From stocking up on canned goods to cooking more at home, many of us are finding our day-to-day food habits changed in one way or another. And while the aforementioned meat shortage seems to have been a dud call, economists and agriculturists alike have promised that America won’t be running out of meat.

But if the scare has made you wonder about getting into prepper mode, here’s a thought: What if you could DIY palatable meat substitutes with plants?

No, we’re not talking homemade Tofurkey. And we’re going to leave engineering “I can’t believe it’s not meat”-level products to the gurus at Impossible Burger.

We’re talking about mastering your kitchen skills — like the right spice and veg combo, cooking techniques, and presentation — to create a vegetarian finished product that has meat-like qualities and genuinely tastes good.

Say it with us, just for fun: umami! This flavor, known as the fifth taste because of its late-to-the-game discovery in history, is often described as savory, meaty, or brothy. Even if you don’t think about it much, you’ve definitely tasted it in meat and numerous other foods.

“Umami in the form of free glutamates found in tomato paste, walnuts, dried shiitake mushrooms, and MSG are always in my pantry,” says chef, dietitian, and food blogger Michele Redmond. “My favorite source of umami in the form of ribonucleotides [flavor-enhancing compounds] is low sodium tamari or a fermented soy sauce.”

A number of other savory sauces, such as Worcestershire, liquid aminos, and oyster sauce, can help sprinkle on umami flavor too.

Spices and so-called aromatics are also on standby for replicating meaty taste. Opt for smoky choices like paprika, chipotle powder, cumin, or even smoked sea salt. As for fresh ingredients to start a meat-like meal, Redmond recommends onions, leeks, shallots, garlic, and scallions.

These can help your tongue (and your brain) perceive flavor. “Cysteine, a sulfur-based amino acid in onions, is also prevalent in roasted meats. We recognize it as a savory flavor,” Redmond says. “Our taste receptors also experience meaty umami-ness from the amino acid glutamate found in aromatic alliums.”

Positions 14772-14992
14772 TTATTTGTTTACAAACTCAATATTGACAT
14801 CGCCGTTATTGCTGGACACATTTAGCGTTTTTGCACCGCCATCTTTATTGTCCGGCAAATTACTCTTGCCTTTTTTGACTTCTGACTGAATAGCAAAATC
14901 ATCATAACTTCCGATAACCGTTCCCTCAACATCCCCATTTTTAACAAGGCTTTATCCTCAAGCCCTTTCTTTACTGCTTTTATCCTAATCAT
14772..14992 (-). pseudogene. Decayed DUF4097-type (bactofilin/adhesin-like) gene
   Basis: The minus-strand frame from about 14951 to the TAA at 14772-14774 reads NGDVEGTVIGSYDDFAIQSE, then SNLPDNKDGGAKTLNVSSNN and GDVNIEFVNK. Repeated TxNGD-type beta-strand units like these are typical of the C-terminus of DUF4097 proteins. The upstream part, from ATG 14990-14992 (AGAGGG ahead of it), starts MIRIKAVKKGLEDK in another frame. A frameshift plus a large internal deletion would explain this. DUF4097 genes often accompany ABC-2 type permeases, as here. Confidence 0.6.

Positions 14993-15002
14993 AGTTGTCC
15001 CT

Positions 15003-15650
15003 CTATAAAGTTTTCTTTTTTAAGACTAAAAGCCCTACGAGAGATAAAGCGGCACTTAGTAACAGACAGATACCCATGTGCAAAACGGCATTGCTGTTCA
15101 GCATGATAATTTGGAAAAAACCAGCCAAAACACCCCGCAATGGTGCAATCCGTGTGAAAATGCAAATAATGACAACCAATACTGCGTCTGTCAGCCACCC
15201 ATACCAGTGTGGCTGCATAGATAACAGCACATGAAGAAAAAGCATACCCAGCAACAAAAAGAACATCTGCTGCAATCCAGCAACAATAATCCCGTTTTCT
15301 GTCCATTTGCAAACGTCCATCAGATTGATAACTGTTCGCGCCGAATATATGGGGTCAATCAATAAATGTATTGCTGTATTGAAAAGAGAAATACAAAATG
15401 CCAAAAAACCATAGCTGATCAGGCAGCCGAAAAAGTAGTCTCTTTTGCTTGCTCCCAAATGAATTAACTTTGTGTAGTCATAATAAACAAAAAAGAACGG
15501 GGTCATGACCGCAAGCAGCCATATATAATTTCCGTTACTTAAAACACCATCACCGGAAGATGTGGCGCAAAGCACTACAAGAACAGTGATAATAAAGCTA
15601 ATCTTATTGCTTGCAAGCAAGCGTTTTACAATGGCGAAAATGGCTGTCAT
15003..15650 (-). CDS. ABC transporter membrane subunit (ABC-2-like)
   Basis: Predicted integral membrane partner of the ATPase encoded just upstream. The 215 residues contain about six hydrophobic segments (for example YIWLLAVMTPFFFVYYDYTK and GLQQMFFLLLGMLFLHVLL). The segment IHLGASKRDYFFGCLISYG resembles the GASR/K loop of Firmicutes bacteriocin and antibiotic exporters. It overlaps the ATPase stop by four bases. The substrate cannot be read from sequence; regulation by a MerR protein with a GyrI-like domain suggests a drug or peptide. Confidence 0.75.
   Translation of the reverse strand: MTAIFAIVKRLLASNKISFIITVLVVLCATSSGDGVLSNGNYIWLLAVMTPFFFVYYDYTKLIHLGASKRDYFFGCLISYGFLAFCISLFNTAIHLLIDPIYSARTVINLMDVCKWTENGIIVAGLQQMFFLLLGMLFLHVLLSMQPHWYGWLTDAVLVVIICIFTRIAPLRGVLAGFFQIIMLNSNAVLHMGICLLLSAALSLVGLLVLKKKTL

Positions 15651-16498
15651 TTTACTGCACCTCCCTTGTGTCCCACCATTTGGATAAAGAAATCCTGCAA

Stock up on these flavor winners

  • For umami: Worcestershire sauce, liquid aminos, tamari, oyster sauce
  • For smoky: paprika, chipotle powder, cumin, or even smoked sea salt
  • For savory: onions, leeks, shallots, garlic, and scallions

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There’s no denying that it’s tough to nail the texture of chicken breast, ground turkey, or pork chops with ingredients that, well, aren’t meat. Still, certain plant proteins do come close, especially when prepared appropriately.

Try starting with lentils. “Lentils have that granular texture that is reminiscent of ground beef,” says food blogger Katie Trant. She advises a smaller, firmer choice like green lentils for best results.

The right mushroom can also pull a trompe l’oeil on your eyes and taste buds. “A grilled king oyster mushroom has a very meat-like texture,” says Liran Leibman, executive chef at NYC Mediterranean restaurant Zizi. These woody-tasting fungi are often used to replicate scallops.

Hungry for more plant-based proteins? Soy products like tempeh have their place, particularly for mimicking white meat. “I would say the texture of tofu most resembles chicken, especially if you opt to coat it with, say, Korean barbecue sauce or other savory sauces,” says food blogger Thien-Kim Lam.

And then, of course, there’s jackfruit. This tropical fruit, which has been a popular substitute since 2016, is frequently dressed with barbecue sauce for an ersatz pulled pork many say is nearly identical to the real thing.

A close texture:

  • lentils for ground beef (make sure it’s not too mushy)
  • king oyster mushrooms for scallops
  • jackfruit for pulled pork
  • tempeh for shredded chicken